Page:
The commander of an Israel Defense Forces mess hall is not a man to mess with.
He was a tall, sad man with thick, dark eyebrows and a magnificent mane of silver hair. Every morning he would pass through the gate of our army base in his three-wheeled army tuk-tuk, drive uphill to the main kitchen, and park in his reserved spot, near the big garbage cans. I’m sure he could feel us soldiers looking at his vehicle. I’m certain he could sense our grins. In a better world, a man as tall and imposing as himself could have been anything, even a concierge in an intercontinental hotel in a Central-Asian republic-stan. But in Israel of the early ’80s, for a commander of a military kitchen, riding a tuk-tuk was the pinnacle of his career.
His soldiers loved him. Naturally, they were a bit afraid of him, too. They all came from not the best backgrounds, and he took it upon himself to see to it that they keep clean. He would go ballistic if he came across a cook who was not as neat and polished as he expected his subordinates to be. “You are cooking for the Israel Defence Forces’ intelligence!” he would roar. “And that is how you enter my kitchen?!” Then he would grab the terrified victim by his neck and say, “Now, listen to me, buddy. If I hear you were drinking or taking drugs again, I am going to call your grandma, do you hear me? I know her from Baghdad.”
He was both a loving man and a benevolent dictator. Yes, it was the kitchen of the IDF intelligence headquarters, and yes, he had to keep control over a motley crew of soldiers: his team of full-time cooks and we baby spies-in-training on their weekly kitchen duty. But he made sure we all got along and that each of us got the respect we deserved. I think the best gift I ever received from four years of service in the intelligence division of the IDF was the knowledge that army cooks from less-privileged families could be so much better than me.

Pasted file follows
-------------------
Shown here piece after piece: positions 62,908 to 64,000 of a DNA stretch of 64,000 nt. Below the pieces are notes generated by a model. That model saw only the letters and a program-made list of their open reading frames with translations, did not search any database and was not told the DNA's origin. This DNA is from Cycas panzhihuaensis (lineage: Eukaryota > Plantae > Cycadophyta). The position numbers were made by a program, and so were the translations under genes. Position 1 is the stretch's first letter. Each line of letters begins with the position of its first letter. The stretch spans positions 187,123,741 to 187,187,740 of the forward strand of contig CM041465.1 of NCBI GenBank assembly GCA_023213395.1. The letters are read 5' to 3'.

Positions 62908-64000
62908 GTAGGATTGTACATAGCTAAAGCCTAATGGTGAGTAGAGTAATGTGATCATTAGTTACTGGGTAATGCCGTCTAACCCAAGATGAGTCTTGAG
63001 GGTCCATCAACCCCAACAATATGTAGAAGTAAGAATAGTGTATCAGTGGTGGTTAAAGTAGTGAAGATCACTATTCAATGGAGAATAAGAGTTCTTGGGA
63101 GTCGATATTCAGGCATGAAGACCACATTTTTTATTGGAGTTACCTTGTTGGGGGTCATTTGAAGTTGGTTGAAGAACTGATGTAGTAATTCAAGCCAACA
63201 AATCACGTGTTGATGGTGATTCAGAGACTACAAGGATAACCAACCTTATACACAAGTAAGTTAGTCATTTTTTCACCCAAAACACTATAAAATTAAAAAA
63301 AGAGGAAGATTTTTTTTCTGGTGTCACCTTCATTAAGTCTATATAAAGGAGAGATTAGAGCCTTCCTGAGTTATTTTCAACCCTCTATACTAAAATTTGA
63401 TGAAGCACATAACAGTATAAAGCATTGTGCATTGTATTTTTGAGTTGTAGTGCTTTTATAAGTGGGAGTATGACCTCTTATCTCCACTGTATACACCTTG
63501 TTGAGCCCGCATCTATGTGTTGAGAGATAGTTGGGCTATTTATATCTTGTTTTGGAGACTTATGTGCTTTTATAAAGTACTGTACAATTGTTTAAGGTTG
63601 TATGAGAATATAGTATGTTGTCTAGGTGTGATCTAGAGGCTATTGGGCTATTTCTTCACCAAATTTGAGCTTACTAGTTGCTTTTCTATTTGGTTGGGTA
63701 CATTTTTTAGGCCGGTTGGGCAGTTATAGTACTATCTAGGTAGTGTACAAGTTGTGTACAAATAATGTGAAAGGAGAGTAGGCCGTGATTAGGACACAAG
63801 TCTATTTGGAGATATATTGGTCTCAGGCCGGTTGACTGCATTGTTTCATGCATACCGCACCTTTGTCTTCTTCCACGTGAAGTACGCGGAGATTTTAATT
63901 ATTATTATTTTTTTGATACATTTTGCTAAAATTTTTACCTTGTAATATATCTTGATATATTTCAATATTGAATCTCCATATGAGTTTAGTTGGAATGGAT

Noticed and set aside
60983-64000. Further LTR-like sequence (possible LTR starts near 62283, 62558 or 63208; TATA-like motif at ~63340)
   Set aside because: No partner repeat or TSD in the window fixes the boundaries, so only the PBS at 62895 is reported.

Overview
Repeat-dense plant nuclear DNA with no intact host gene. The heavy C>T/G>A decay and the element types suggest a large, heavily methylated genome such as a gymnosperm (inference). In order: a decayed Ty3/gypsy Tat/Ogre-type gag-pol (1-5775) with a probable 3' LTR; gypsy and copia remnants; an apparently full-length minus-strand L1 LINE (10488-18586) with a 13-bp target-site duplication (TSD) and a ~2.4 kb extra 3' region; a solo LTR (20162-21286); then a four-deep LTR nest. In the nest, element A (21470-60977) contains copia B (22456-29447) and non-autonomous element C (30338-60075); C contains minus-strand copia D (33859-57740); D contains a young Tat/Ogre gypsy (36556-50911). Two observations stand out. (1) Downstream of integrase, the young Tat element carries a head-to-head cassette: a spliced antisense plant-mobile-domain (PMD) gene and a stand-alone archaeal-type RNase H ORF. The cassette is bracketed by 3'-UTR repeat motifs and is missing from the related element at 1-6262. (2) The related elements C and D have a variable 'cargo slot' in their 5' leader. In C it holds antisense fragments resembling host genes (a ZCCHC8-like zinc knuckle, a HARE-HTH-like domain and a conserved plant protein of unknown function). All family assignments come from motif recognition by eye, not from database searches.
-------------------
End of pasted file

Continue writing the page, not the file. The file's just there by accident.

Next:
That, and the ultimate tip for cutting peppers, of course. Each morning, after having his black coffee, the chief would cook breakfast for himself: a killer shakshuka made with seven eggs, hot sausage, and spicy crimson Marmooma sauce, made from crushed tomatoes, tons of peppers, and a whole head of garlic. Sometimes he would let us peel the garlic or cut the peppers, but the actual frying was a ceremony to be conducted by him and him alone.
One day, while on yet another round of kitchen duty, I was ordered to cut peppers for the chief’s customary breakfast. It took me a while because I was trying to julienne three colors of bell peppers as meticulously as I could. Suddenly, I felt the chief’s huge presence in the room. He was looking at me and my peppers with utter disgust. “Corporal,” he said. “You do not win a war by julienning bell peppers!” He grabbed a big red pepper and broke it into chunks with his bare hands. “That’s the way to do it,” he said “Like this. No knife. Think of it as the enemy.”
I have never used a knife to cut a pepper since. Nor have I lost a war. Whenever I travel the world, I always look askance at hotel concierges. What do they know?